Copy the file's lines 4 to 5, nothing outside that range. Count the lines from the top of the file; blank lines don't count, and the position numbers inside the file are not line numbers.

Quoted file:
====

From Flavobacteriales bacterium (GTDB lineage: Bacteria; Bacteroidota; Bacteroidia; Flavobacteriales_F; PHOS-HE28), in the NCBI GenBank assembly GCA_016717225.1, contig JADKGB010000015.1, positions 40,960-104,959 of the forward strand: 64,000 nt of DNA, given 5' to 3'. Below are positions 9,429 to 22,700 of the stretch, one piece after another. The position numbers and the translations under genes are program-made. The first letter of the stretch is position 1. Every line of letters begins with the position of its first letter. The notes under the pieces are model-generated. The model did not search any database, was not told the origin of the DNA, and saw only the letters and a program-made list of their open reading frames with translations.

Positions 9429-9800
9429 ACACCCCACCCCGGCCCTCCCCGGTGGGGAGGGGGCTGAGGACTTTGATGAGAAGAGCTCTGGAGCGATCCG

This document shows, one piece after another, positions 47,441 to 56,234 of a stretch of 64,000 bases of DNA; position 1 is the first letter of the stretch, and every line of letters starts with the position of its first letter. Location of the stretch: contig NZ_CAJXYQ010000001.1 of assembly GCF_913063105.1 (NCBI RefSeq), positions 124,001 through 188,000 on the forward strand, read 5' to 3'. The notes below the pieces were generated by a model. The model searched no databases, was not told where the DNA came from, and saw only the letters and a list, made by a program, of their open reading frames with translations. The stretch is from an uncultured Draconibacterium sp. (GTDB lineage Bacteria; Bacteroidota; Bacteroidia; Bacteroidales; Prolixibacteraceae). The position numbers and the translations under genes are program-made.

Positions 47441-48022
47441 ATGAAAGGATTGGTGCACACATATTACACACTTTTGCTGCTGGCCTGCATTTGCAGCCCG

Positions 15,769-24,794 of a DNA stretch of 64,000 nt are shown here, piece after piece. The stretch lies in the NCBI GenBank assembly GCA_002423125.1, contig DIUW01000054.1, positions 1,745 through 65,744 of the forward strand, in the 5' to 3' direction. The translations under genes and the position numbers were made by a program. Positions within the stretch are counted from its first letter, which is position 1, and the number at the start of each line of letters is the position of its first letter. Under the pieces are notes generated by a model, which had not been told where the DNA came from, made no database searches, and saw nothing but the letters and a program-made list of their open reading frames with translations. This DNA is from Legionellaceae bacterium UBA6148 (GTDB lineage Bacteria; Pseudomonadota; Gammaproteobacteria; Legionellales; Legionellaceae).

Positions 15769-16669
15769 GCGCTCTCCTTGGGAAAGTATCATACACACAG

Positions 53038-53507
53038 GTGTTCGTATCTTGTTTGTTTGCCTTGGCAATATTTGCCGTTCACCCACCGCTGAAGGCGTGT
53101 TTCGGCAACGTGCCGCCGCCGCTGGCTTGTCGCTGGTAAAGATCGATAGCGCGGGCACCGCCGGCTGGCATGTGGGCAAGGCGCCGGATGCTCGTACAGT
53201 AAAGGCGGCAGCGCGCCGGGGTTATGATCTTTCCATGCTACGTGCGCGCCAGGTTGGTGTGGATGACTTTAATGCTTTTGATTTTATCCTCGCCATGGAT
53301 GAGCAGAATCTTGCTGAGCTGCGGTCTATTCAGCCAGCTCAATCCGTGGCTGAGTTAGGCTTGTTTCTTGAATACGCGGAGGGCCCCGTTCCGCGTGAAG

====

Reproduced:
This document shows, one piece after another, positions 47,441 to 56,234 of a stretch of 64,000 bases of DNA; position 1 is the first letter of the stretch, and every line of letters starts with the position of its first letter. Location of the stretch: contig NZ_CAJXYQ010000001.1 of assembly GCF_913063105.1 (NCBI RefSeq), positions 124,001 through 188,000 on the forward strand, read 5' to 3'. The notes below the pieces were generated by a model. The model searched no databases, was not told where the DNA came from, and saw only the letters and a list, made by a program, of their open reading frames with translations. The stretch is from an uncultured Draconibacterium sp. (GTDB lineage Bacteria; Bacteroidota; Bacteroidia; Bacteroidales; Prolixibacteraceae). The position numbers and the translations under genes are program-made.

Positions 47441-48022